The last important piece of storytelling is being open to the organic way in which the story unfolds. Many weddings follow a familiar script, but that doesn’t mean there isn’t deviation. At this wedding there was no DJ, but a rock band. There wasn’t a wedding cake, but homemade pies. There were no bridesmaids or groomsmen, just friends and family supporting. This was how their story was supposed to be, for them, and it worked, in part because of how the dance floor stuck to the script, by becoming a focus: would people get up and get down, or would they sit it out at the table? I think if you paid attention to my introduction, you know the answer: we rocked it. And the stories from there abound, and will continue to be told again, and again, unfolding for those both in, and not in attendance, creating a story of a story––legend.

What more could a storyteller want?

Thanks, Anna and Gordon. May all of your stories have a happy ending.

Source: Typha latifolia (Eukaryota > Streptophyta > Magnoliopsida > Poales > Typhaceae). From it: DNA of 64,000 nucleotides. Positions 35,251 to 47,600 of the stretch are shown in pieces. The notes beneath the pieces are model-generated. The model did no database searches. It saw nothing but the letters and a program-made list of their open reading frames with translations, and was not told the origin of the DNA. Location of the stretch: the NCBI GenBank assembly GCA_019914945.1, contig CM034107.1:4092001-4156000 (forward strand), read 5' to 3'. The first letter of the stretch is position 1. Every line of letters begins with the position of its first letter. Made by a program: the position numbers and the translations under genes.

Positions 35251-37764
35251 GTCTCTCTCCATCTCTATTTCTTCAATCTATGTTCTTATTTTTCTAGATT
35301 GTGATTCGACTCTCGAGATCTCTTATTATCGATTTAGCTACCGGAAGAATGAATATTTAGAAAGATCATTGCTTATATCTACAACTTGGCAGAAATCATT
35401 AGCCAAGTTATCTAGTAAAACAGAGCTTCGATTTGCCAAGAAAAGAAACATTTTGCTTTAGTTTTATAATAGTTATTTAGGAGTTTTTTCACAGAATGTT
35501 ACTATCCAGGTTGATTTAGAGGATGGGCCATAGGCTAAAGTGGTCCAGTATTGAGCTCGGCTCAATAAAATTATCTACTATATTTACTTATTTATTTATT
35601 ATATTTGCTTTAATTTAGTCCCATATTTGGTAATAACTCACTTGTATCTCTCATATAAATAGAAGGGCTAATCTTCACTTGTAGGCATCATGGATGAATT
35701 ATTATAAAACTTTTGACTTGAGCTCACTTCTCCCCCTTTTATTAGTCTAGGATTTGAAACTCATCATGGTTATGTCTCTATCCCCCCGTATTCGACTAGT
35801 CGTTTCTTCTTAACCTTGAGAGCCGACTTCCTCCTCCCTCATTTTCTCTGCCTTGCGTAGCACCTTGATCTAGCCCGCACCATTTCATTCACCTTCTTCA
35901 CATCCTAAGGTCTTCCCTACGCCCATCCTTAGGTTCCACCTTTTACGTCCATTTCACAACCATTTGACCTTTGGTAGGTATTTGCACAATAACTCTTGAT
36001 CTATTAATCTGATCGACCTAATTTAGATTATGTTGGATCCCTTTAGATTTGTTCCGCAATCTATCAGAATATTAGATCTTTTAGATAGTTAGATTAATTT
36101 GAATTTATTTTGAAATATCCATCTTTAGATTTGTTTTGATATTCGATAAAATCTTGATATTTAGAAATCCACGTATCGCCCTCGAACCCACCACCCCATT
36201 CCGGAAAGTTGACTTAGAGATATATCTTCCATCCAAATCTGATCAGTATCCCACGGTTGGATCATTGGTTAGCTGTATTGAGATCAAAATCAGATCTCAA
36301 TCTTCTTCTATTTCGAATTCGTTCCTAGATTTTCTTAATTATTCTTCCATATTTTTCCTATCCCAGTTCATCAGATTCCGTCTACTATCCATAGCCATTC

Full Kirkus Review of DARE ME

Kirkus Book Reviews

I know I previously teased about the Kirkus review of Dare Me, but here is most of it, below, in its full shining glory. Please follow the link and share this bad boy. Then feel free to tell people that you know an author who is “astute and riveting.” You know, cuz Kirkus says 🙂

DARE ME

 
Age Range: 12 – 18
 
 

KIRKUS REVIEW

Fully attuned to the adrenaline-fueled appeal of dares, Devine deftly conveys the dire consequences that can ensue once the first step is taken.

Ben, a perfectly normal high school senior, and his buddies Ricky and John pull an amazing stunt, which they post anonymously on YouTube, hoping for “weblebrity.” What comes their way is a contract promising them money if they continue to do ever-more-dangerous dares. When not filming dares, narrator Ben works as a pizza-delivery guy and longs for popular co-worker Alexia, who’s attached to a bad boy. His reflections on physics, English class and math become more penetrating as the ante ups with each completed dare. Adding in cameraman Trevor changes the equation only a little. Trev is a nerd and a target for bullies, but he’s also exceptionally smart and a quick thinker. As the stunts continue… (Read the rest here).

9780762450152